Madison police rarely issue tickets for loud dogs

February 17, 2018

In a Feb. 8, 2018 photo, Kiara barks outside a window at her home on Madison's North Side in Madison, Wis. The 4-year-old German Shepherd spends a lot of time in her small backyard and, according to her owner, is not friendly toward strangers. (Chris Rickert/Wisconsin State Journal via AP)

MADISON, Wis. (AP) — Madison police only issued 10 tickets for pets disturbing the peace over the past two years despite receiving more than 900 calls about animal disturbances.

Madison Assistant Police Chief Randy Gaber oversees the department’s field operations. He told the Wisconsin State Journal that loud animals are a low priority that officers get to when they don’t have more serious cases. In some instances, the wait for an available officer can be so long that the calls are dropped entirely.

What constitutes as barking that’s too loud can be extremely subjective, Gaber said. Officers must witness the noise in order to take any enforcement actions, he said.

Police have been called to Levi Aleman’s home more than 10 times because of his 4-year-old German shepherd’s barking.

But Aleman hasn’t been issued a ticket. Aleman said he’s likely not yet been ticketed because officers know he’s willing to work with them to keep her quiet.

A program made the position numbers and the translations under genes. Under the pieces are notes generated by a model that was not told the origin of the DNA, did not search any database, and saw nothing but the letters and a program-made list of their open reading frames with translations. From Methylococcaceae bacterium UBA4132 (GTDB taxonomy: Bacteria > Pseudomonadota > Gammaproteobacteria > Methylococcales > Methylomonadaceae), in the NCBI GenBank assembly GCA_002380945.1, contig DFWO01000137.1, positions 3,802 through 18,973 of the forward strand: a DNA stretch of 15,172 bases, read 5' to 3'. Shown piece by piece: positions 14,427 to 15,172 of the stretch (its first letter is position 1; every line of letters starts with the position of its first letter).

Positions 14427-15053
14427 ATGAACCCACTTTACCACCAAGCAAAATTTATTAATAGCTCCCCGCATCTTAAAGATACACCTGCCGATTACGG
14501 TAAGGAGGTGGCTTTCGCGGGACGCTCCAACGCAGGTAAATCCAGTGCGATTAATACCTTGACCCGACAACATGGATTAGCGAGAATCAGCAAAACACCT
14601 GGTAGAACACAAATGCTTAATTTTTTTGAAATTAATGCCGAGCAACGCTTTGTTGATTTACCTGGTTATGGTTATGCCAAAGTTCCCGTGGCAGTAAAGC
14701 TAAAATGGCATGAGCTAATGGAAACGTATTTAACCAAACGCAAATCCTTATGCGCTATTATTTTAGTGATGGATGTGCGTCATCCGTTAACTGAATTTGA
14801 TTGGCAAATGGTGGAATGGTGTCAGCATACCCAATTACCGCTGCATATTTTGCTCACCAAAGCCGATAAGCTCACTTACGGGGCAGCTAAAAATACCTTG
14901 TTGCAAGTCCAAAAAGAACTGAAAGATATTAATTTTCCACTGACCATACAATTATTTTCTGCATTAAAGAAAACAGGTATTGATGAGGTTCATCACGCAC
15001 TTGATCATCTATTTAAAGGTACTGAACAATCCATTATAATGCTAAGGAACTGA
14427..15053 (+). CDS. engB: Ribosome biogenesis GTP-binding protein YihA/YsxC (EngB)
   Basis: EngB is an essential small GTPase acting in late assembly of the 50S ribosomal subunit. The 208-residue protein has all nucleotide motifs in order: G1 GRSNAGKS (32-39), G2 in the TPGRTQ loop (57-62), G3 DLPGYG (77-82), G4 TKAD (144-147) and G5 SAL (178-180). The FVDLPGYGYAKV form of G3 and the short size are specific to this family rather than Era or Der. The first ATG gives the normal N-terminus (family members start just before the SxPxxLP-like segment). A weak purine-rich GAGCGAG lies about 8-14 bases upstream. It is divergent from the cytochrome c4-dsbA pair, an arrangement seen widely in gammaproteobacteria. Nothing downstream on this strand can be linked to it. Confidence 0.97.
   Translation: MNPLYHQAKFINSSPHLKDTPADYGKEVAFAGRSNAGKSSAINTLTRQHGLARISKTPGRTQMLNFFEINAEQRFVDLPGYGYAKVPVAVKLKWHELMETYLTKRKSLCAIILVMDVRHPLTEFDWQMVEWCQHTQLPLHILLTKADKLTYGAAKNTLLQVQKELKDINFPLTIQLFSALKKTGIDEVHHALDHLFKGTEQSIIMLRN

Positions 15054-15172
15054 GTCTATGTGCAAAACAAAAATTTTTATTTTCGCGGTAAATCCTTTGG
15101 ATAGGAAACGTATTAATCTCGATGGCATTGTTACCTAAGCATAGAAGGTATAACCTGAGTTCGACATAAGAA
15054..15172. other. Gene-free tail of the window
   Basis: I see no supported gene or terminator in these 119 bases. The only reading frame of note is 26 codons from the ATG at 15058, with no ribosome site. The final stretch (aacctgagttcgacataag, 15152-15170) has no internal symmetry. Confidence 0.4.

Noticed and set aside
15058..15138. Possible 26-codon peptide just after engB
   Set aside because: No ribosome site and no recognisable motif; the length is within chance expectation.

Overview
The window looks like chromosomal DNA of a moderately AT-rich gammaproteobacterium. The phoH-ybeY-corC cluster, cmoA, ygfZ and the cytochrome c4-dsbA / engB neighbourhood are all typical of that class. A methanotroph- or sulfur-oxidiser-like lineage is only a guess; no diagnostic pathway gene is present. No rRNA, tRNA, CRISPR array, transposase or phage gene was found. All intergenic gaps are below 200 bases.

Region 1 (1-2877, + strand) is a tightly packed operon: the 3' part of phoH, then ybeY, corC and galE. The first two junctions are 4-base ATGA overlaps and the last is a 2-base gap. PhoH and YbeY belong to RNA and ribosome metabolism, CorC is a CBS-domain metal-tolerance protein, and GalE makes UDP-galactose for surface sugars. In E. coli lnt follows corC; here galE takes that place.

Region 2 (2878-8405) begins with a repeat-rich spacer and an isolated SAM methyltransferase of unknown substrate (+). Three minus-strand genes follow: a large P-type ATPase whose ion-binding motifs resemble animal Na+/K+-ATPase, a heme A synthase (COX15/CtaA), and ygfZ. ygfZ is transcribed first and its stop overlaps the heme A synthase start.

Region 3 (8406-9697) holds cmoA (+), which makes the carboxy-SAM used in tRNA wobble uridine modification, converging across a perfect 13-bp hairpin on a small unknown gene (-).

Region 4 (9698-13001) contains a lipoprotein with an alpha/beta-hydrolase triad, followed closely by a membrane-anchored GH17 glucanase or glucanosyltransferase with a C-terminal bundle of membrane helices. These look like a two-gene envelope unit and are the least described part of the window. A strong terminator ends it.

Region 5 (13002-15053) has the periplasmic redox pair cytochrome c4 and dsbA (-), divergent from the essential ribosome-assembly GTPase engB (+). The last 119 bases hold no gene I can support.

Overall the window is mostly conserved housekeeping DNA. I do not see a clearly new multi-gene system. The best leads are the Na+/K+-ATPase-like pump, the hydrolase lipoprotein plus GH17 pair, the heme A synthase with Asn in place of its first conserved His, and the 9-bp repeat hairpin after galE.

“I’ve always found that they’re pretty understanding guys,” Aleman said.

Aleman’s neighbors have mixed feelings about the animal’s loud barking.

“That dog in general is a nuisance,” said neighbor Michael Hewitt. “It would be nice if the city did something about it.”

But Alisha Kushnaryov said that while she hears the barking, it’s not bothersome.

“It’s just become part of the normal noise that you hear,” Kushnaryov said. “I just kind of figure dogs bark.”

Dogs can bark for a variety of reasons, including separation anxiety or spotting squirrels, said Sandi Sawchuk, a clinical instructor in the UW-Madison School of Veterinary Medicine. Dogs with barking problems shouldn’t be outside unsupervised, she said.

“Once the dog alerts to something, that owner needs to call the dog to them ... and take the dog inside if necessary,” she said.


Information from: Wisconsin State Journal, http://www.madison.com/wsj

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